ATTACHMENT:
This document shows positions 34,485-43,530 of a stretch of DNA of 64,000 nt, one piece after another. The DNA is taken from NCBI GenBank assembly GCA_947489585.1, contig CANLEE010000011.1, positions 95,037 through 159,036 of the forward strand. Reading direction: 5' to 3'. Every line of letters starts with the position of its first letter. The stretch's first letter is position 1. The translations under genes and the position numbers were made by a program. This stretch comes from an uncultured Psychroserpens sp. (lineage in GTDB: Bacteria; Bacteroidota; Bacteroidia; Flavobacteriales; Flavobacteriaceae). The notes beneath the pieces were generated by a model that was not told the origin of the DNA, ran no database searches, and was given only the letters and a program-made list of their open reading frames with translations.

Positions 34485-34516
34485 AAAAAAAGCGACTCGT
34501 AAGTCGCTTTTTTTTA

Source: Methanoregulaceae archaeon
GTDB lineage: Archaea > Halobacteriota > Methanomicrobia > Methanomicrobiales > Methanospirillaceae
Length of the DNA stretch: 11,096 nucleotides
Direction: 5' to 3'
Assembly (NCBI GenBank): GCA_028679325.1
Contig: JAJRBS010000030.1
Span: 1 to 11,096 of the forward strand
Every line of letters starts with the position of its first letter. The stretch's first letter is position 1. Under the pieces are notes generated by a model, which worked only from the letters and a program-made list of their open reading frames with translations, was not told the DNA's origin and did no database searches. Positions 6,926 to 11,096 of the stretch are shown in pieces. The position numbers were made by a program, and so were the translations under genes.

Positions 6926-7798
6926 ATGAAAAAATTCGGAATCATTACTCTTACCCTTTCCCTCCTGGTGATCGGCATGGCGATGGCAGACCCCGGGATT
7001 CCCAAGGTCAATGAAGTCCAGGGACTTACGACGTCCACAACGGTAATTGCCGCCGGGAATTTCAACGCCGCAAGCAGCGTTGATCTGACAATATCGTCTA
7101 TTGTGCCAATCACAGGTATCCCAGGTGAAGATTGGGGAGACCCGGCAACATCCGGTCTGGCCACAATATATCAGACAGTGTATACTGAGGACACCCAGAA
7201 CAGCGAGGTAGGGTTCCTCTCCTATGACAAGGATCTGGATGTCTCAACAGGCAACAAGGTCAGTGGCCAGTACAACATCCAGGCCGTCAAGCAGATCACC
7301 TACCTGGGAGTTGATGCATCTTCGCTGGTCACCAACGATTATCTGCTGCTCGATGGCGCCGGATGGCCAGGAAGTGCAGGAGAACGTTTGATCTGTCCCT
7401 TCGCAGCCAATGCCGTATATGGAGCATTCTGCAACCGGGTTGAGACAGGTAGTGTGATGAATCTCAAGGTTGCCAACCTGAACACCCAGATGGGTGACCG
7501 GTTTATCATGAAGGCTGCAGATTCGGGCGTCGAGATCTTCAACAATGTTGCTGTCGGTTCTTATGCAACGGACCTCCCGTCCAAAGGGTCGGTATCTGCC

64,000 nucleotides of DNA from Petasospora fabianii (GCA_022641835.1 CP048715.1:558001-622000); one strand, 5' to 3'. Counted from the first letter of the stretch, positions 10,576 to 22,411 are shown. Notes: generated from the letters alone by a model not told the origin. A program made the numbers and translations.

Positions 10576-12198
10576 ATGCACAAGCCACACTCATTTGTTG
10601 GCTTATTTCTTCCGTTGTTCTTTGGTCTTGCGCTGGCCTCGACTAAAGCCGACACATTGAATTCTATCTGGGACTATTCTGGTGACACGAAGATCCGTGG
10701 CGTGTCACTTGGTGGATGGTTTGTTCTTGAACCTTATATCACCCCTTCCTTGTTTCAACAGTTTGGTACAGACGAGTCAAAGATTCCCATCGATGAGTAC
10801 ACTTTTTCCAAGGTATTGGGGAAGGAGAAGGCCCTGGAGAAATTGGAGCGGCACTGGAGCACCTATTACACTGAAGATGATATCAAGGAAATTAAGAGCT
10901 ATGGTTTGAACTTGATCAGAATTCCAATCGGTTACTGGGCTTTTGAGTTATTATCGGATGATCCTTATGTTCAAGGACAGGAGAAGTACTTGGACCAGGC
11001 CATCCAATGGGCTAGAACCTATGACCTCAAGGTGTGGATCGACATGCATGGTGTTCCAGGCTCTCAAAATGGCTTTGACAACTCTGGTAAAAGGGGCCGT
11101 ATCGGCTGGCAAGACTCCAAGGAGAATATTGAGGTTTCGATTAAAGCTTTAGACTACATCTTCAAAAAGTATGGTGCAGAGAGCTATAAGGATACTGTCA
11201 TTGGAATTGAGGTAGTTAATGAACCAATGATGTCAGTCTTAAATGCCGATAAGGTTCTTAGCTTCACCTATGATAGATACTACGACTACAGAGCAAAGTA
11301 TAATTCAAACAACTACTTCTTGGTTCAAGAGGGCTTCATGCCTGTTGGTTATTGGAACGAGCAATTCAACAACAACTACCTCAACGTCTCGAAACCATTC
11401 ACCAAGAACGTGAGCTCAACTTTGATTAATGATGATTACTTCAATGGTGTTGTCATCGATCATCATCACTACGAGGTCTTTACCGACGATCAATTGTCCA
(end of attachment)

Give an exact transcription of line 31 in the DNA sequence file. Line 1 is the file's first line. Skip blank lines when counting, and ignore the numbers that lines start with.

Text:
11301 TAATTCAAACAACTACTTCTTGGTTCAAGAGGGCTTCATGCCTGTTGGTTATTGGAACGAGCAATTCAACAACAACTACCTCAACGTCTCGAAACCATTC